I found wonderfully grown and "come on" during my
seven weeks' absence, that I could not fix a day for you
to come down until this, and now, alas ! you are taking flight !
I do not know when you may be back. The Westminsters
are coming up to town for a week to-day, after which
Margaret is to pay us a visit, to which I am much looking
forward. Sunday evening and yesterday I was with May,
who is looking her best. She will be in town again on the
25th, B.V., and hopes to come to us at the end of the month,
for her share in the Guild work. I miss Baby sadly. . . .
St. Moritz, as usual, has worked wonders for me, and I am
told I am looking, and I am most certainly feeling (uiiberufen),
particularly well and fresh ! quite rajewnie! I only hope
the wear and tear of my daily life here will not undo all the
good effects of my holiday ! . . .

Letter to Mrs. Alexander.

White Lodge, December 6, ISM.

... I thank you with all my heart for your very kind
good wishes on &e approaching marriage of our eldest son,
which, as he and Miurgaret are so thoroughly happy and
' Lady Margaiet Grogyenor.

Digitized by



devoted to each other, affords qb very great pleasure. . . .
The sad and most sudden death of the D^e's last surviving
sister obliged us to postpone the wedding for a fortnight, but
we hope it will take place on Wedne^ay next, the 12th,
when I shall ask yifjiu. to give us a kind thought and to pray
for our dear boy's^ happiness. We are, D.V., leaving for
Eaton on Saturday. * . .

May has been spending ten days with me — ^such a joy to
us both — and last week I accompanied her to Windsor, and
saw my darling little grandson, who is very much grown
and extraordinsudly precocious for five months, and r^dly a
remarkably fine child! I am, as you may imagine, not
a little proud of him ; and seeing that he was bom at the
White Lodge, christened here, and spent the first three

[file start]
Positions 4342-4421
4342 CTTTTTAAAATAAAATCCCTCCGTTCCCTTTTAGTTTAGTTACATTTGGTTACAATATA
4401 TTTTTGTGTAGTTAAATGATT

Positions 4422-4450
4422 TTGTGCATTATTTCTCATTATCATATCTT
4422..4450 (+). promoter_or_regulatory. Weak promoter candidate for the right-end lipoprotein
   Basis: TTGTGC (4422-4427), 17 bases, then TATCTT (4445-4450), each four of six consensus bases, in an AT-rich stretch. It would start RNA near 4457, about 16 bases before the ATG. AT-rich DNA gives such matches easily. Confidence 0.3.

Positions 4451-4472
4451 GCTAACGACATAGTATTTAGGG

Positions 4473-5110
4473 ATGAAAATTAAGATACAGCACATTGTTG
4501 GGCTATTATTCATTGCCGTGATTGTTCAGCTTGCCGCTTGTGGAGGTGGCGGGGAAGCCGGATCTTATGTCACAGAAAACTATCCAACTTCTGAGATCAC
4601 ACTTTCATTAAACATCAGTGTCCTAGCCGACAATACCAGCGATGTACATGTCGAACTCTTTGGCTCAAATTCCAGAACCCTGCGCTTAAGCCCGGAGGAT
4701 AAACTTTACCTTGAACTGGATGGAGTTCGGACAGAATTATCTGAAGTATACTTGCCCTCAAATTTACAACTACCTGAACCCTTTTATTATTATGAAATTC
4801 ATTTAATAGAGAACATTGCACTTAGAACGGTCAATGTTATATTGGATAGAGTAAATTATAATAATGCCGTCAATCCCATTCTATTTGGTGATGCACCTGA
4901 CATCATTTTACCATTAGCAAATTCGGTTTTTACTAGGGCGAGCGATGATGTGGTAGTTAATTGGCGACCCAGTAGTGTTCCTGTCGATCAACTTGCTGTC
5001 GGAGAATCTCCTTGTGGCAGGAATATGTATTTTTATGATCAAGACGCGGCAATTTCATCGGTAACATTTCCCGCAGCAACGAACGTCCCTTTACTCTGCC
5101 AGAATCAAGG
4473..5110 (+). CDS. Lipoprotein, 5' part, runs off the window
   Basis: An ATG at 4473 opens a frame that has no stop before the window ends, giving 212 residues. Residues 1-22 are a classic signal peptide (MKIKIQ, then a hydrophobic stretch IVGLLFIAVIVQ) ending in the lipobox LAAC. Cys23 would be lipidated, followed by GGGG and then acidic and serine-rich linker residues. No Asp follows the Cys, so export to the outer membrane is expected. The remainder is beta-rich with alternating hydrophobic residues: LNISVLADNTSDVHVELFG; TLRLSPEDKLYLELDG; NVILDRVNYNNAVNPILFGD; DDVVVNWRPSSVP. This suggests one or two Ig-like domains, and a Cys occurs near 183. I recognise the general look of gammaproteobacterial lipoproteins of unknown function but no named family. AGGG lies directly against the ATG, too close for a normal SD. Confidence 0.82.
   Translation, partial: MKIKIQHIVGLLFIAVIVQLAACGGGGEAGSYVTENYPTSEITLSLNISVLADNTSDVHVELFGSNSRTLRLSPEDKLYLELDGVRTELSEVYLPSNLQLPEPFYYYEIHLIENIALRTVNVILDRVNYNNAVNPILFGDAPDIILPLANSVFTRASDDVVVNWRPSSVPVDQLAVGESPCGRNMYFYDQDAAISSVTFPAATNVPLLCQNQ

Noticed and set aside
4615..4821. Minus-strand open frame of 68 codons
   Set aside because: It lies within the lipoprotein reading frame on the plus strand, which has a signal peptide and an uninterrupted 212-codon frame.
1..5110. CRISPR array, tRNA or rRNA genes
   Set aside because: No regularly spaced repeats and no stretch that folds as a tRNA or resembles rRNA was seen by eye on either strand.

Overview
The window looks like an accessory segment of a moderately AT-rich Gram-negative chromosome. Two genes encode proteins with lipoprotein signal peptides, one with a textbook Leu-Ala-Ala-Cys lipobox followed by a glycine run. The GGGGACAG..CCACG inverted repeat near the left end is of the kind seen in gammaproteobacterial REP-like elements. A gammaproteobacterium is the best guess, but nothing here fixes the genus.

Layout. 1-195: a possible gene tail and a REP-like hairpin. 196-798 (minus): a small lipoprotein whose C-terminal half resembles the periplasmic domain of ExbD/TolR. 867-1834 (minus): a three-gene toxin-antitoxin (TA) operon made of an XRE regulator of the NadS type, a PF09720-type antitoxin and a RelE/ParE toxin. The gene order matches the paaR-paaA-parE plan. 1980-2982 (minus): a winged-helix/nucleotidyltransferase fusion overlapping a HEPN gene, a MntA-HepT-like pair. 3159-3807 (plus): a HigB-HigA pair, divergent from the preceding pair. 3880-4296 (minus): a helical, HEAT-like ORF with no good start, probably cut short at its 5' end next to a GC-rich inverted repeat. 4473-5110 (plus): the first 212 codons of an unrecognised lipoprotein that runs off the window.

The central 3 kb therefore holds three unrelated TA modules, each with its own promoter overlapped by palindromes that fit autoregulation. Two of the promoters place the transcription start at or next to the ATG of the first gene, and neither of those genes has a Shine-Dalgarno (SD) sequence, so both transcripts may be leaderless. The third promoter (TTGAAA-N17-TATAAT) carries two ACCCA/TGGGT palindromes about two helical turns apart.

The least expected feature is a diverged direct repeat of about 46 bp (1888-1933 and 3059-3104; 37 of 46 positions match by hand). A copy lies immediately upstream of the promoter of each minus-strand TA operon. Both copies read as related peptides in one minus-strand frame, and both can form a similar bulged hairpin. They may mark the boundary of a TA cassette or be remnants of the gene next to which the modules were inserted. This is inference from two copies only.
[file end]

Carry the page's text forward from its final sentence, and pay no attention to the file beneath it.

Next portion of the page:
months of his life under our roof, it is but natural that I
have come to look upon him as almost my very own !

Alas ! early in the coming year we have to part with our
much-loved youngest son, Alexander, who has to join his
Segiment, the TtSi Hussars, in India. I dread the long
separation; for next autumn the 7th are probably to be
moved to the Cape, and it may be three years before he
returns to England. It is an awful wrench, and I scarcely
dare trust myself to think of it.

Letter to MadaToe Bricka.

LadyweU, Boundhay, Leeds, 8 Janvier, 1895.
ChJirb HfeiiiNE, — . . . Je suis enchantfe de cette charmante
petite maison que notre cher Dolly a arrang6e avec un godt
exquis ! et que je voudrais pouvoir transporter d'un coup de
baquette la ot, le sort les mdnera. Nous n'avons pas 6t6
trop favoris6 par le temps mais la pluie a fait tant de Men,
que nous ne nous en sommes plaints et autant plus que bier
et Samedi nous avons pu faire une jolie promenade Taprfes-
midi Nous avons 6t6 Samedi a Temple Newsam, le chateau
trha ancien de Mrs. Meynell Ingram, voir la maison et hier
voir le jardin et le pare tout parsem^ de rhododendrons ! et
atgourd'hui nous avons d6je^6s a la caserne et ensuite assistds
au jeu de Polo des officiers. Toujours et toute a vous.

Maby Ajdelaids.

Letter to the Honlle. Mary Thesiger.

York Oottage, Sandringham, Ja&naxy 20, 1895.

. . . The addition to the Cottage is just what was required
to make it perfect and thoroughly comfortable. May has

Digitized by VjOOQiC


now a Gharming boudoir (a sanctum om^ to herself !) npstairs,
next to her bedroom, while the gentlemen have a most
delightful billiaid-room at the end of all things, which is
quite the making of the house. The little drawing-room
iautrefoU is now converted into a sitting-room for the
ladies, the former dining-room having become the drawing-
room, and a charming new dining-room has been bmlt,
immediately over which is my bedroom — such an enchanting
room — with a round bay-wiadow ! The nurseries are pretty
rooms in the older part of the Cottage. We have not been
favoured by the weather, but Friday made up for all by its
glorious sunshine, and we took advantage of it to drive to
Lynn. . . . Alge telegraphed his safe arrival at Malta, and
to-day he ought to reach Port Said. . . .

JowmaL — White Lodge, August 24 — ^Worked in Ma/s
room till past ten, and after IVands had gone to town got
together photographs and packed. . . . Towards evening I
went roimd the garden with Lindsay, and worked on m the
drawing-room and lastly in May's old sitting-room till
nine, when we had dinner; afterwards sorted letters and
ticketed papers till 1.30 ! August 25. — Up early, and went
on arranging my papers all the morning. George, Davidson,
and Colonel Williams lunched, and when they had left I put
away things in May's old bedroom . . . then dressed, and
at a quarter to seven left for Euston Square, where Oian
met me; Dolly and Edgar saw us off in a very fairly
comfortable carriage of three compartments, the centre a